Ability scores, also known simply as stats, are the most fundamental part of your characters in 5E, barring paper, dice, and personality (in all forms). Without them, you can’t know how easily you chuck dwarves, avoid falling down steps, process taco bell, memorize pi, turn ferocious beasts into pets, or sell a merchant their shoes. But once you get the hang of it, it’s not that bad to roll these up!
There are six ability scores: Strength, Dexterity, Constitution, Intelligence, Wisdom, and Charisma. Each of these affects your character differently, as jokingly described in the previous paragraph, in order.
Now not all DMs roll this the same way. I prefer the 4d6 Drop Lowest method as it leads to more exciting builds, but your DM might have you use Point Buy or Standard Array instead, depending on how they DM. The methods and how to calculate when using them are as follows:
For Standard Array, you get a fixed set of numbers, typically 15, 14, 13, 12, 10, and 8, though you might want to use a different array should your DM allow it.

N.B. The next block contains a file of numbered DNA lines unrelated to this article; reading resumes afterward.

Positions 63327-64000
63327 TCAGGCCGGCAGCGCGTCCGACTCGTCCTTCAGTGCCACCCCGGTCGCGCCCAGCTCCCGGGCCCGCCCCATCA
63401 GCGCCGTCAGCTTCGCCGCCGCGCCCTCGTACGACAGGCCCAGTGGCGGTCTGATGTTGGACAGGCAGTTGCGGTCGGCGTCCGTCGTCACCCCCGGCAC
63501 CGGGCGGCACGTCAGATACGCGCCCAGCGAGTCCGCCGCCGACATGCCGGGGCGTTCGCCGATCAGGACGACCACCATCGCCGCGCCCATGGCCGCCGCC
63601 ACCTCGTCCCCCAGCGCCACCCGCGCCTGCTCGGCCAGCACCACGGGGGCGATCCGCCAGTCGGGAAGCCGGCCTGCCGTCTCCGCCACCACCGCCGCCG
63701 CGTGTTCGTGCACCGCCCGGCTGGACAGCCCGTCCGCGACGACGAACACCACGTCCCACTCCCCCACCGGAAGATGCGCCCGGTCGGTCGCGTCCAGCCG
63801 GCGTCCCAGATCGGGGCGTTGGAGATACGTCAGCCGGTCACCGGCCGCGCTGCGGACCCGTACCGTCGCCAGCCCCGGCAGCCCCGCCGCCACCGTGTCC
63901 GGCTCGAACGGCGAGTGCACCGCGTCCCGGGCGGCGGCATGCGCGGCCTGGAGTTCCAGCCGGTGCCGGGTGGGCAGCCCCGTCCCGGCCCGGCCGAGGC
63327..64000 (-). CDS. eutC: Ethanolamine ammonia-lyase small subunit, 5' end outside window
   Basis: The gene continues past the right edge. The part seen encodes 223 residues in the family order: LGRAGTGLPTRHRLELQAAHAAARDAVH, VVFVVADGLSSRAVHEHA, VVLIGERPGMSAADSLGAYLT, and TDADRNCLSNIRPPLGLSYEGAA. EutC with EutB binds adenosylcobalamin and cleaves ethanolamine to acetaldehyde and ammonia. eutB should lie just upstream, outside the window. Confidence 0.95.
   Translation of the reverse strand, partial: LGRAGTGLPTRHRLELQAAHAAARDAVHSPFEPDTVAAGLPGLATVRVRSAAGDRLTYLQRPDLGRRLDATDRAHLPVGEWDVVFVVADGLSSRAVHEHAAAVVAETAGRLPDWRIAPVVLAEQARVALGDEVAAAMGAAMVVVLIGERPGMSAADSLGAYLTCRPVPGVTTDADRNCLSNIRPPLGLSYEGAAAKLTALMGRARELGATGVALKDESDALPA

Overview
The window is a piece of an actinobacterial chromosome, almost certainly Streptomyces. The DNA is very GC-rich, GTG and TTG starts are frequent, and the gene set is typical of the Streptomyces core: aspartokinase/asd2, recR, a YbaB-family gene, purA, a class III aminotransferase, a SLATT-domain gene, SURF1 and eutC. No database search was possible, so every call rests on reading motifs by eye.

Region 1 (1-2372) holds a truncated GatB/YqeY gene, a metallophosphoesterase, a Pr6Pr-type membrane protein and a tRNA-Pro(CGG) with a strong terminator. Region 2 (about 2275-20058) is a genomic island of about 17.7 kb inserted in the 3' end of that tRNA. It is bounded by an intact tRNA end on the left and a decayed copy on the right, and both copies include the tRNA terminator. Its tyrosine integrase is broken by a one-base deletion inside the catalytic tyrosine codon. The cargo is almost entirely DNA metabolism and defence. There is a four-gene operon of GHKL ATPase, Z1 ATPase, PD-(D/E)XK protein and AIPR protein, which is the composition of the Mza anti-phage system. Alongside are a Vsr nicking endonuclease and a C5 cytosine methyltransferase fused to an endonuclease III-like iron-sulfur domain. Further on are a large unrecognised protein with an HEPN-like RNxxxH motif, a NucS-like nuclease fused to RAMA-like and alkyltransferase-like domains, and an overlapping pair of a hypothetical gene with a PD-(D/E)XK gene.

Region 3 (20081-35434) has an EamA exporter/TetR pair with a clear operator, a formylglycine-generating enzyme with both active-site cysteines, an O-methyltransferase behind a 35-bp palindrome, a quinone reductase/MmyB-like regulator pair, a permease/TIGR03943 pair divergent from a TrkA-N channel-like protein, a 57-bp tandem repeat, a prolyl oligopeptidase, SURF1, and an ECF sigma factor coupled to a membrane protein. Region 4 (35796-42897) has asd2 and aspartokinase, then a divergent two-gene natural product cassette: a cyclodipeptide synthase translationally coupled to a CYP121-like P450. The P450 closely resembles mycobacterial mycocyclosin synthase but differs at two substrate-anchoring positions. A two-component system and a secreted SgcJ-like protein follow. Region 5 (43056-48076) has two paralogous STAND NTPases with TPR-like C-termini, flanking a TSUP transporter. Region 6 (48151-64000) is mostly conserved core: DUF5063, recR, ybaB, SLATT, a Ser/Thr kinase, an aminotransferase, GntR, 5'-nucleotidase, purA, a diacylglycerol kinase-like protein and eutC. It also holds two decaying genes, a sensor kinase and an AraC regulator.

For the 4d6 Drop Lowest (also known as Rolling), you roll four six-sided dice, then remove the lowest (e.g., 6, 5, 3, 1, drop the 1 for 14), recording the result, and repeating for each ability score.
For the Point Buy method, you start with an 8 in everything and 27 points to spend. If a score is below 13, you may spend 1 point to increase it by 1, and anything above that requires 2, though it’s usually capped to 15 in calculators.
Regardless of the method you use, you choose which score increases. Once you follow the steps for the selected method, you add any racial bonuses, and your ability scores have been rolled! One last thing to note: for every 2 points in an ability score, you gain +1 to the ability modifier (0 at 10, 1 at 12, 2 at 14, etc.), which is used for almost every ability check and saving throw.
Now that you are freshly armed with this knowledge, go and conquer with a character that makes you happy (perhaps a barbarian throwing other barbarians could be fun)!